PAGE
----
How Corporate Interests Affect Nursing Home Neglect Cases

jorge-lopez-284336-copy-300x200If you have an elderly loved one at a nursing home or assisted living facility in Rancho Bernardo or elsewhere in the San Diego area, it is important to learn more about how facilities’ corporate ties could impact quality of care. According to a recent article in The New York Times, seniors in facilities across the country are suffering nursing home neglect injuries as a result of “lackluster care” and a “scarcity of nurses and aides.” Yet the underfunding of nursing homes actually could be linked to the “constellation of corporations” to which many facilities are tied. In other words, nursing home owners’ attachments to corporate entities could be a primary cause of elder neglect incidents occurring at facilities across the country.

Outsourcing Services to Corporations Linked to Nursing Home Owners

When we hear that nursing homes are underfunded and understaffed, are those problems actually a result of the facilities wanting to provide quality care failing to have enough funding to hire an adequate number of staff members? Or, as the article suggests, are these problems tied to the more disturbing reason that nursing home owners have business interests that come first above patient safety and quality care? According to The New York Times, an “increasingly common business arrangement” involves nursing home owners outsourcing “a wide variety of goods and services to companies in which they have a financial interest or that they control.”

More specifically, about 75% of nursing homes in the country (a percentage that totals more than 11,000 facilities) have owners who are engaged in “such business dealings,” which are “known as related party transactions.” A report from Kaiser Health News detailed these financial linkages in a recent report and indicated that “some homes even contract out basic functions like management or rent their own building from a sister corporation, saying it is an efficient way of running their businesses and can help minimize taxes.” Ultimately what this outsourcing does is take away funding that elderly residents need while supporting the financial needs of other corporations.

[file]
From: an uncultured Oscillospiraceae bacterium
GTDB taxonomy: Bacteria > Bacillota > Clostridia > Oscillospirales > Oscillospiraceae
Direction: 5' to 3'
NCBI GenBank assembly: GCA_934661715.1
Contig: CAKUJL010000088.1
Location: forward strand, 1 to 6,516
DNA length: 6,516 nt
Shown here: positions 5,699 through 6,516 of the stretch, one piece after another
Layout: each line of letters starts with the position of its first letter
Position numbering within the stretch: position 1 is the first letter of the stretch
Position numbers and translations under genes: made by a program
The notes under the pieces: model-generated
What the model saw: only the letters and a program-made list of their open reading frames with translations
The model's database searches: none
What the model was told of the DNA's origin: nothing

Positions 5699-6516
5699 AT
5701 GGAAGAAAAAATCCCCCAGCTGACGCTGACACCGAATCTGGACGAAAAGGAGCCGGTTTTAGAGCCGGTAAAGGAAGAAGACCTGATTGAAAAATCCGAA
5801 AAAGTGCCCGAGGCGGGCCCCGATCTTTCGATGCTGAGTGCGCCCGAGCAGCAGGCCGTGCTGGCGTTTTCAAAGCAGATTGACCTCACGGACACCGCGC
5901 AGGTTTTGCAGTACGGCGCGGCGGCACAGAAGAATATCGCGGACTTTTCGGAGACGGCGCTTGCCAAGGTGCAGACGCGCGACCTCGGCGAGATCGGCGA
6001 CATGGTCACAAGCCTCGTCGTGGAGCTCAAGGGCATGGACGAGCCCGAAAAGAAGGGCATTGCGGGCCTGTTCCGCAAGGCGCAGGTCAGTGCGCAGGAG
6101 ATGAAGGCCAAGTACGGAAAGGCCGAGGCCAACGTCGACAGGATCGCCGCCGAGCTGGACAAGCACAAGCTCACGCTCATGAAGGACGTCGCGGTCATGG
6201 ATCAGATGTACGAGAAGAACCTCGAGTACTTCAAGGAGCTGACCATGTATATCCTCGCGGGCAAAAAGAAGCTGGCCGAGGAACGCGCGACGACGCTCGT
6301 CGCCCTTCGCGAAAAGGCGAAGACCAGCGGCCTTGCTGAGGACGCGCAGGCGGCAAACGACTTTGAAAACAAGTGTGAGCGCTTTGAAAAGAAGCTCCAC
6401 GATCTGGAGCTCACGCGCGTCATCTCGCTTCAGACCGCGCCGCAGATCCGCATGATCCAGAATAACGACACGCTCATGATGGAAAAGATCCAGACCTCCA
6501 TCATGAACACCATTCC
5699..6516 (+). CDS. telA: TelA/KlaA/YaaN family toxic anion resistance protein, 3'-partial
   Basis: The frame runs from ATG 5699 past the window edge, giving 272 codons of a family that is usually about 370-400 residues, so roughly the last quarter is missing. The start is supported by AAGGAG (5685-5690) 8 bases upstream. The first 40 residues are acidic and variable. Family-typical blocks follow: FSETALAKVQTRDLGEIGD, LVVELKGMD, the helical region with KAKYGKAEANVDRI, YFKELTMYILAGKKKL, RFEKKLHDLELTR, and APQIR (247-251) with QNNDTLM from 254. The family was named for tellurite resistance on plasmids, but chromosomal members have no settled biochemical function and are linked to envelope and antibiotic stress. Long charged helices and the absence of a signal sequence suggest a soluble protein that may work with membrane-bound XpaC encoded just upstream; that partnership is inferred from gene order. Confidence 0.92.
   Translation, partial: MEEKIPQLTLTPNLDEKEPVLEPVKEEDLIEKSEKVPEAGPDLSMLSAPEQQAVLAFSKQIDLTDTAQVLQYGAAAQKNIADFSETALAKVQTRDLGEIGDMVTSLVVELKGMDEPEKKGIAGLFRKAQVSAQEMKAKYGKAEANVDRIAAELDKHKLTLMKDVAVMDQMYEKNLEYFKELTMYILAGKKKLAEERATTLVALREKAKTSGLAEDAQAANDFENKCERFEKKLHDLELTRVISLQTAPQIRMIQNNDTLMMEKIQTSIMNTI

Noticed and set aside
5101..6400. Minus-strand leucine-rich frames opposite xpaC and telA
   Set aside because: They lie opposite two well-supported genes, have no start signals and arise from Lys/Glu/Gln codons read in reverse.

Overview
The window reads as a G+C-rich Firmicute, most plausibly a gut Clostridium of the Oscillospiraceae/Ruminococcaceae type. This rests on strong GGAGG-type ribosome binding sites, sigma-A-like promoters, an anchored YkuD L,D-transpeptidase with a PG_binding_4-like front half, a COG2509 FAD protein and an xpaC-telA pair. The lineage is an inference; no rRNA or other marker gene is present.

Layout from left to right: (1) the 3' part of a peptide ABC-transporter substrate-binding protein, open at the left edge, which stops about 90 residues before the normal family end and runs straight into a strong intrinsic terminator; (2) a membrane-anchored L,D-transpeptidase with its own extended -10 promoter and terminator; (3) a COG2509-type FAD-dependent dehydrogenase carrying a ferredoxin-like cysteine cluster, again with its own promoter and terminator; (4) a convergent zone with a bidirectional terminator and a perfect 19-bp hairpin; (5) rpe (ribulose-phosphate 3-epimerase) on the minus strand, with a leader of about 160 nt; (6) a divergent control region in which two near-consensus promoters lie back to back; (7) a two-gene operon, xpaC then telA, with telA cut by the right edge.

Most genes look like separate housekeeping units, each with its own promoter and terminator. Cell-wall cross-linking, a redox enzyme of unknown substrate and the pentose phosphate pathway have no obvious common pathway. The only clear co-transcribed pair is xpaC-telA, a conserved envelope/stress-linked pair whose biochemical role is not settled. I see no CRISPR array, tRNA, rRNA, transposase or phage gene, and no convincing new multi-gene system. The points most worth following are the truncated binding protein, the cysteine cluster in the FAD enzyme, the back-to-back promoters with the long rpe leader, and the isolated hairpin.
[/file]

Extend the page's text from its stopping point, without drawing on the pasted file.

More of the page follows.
Nursing Homes Obtaining Profits in California

An underlying issue here is that of nursing homes getting profits. As the article underscores, when a nursing home outsources its needs, it can actually pay more than it needs to pay for services provided by a corporation in which the nursing home owner has a financial stake. Accordingly, the nursing home owner can obtain higher profits than she or he would have if relying solely on the marketplace. In total for 2015, related party transactions resulted in $11 billion in total nursing home spending, which the article reports is a tenth of the average nursing home’s operating costs.

This is a particular problem in California. Brius Healthcare Services, for example, is currently being examined by the state auditor. The company’s related party transactions and Medicaid reimbursements suggest that the quality of patient care suffered due to related party transactions. Indeed, according to the article, “nursing homes that outsource to related organizations tend to have significant shortcomings.” Those shortcomings include fewer nurses to attend to patients, more patient injuries, and higher rates of nursing home abuse and neglect complaints.

Learn More from a Rancho Bernardo Nursing Home Abuse Lawyer

If you need assistance filing a nursing home abuse claim, a Rancho Bernardo nursing home abuse attorney can help. Contact the Walton Law Firm today to learn more about how we can assist with your case.

See Related Blog Posts:

Stopping Oceanside Nursing Home Evictions

Elder Abuse and San Clemente Hospice Patients

(image courtesy of Jorge Lopez)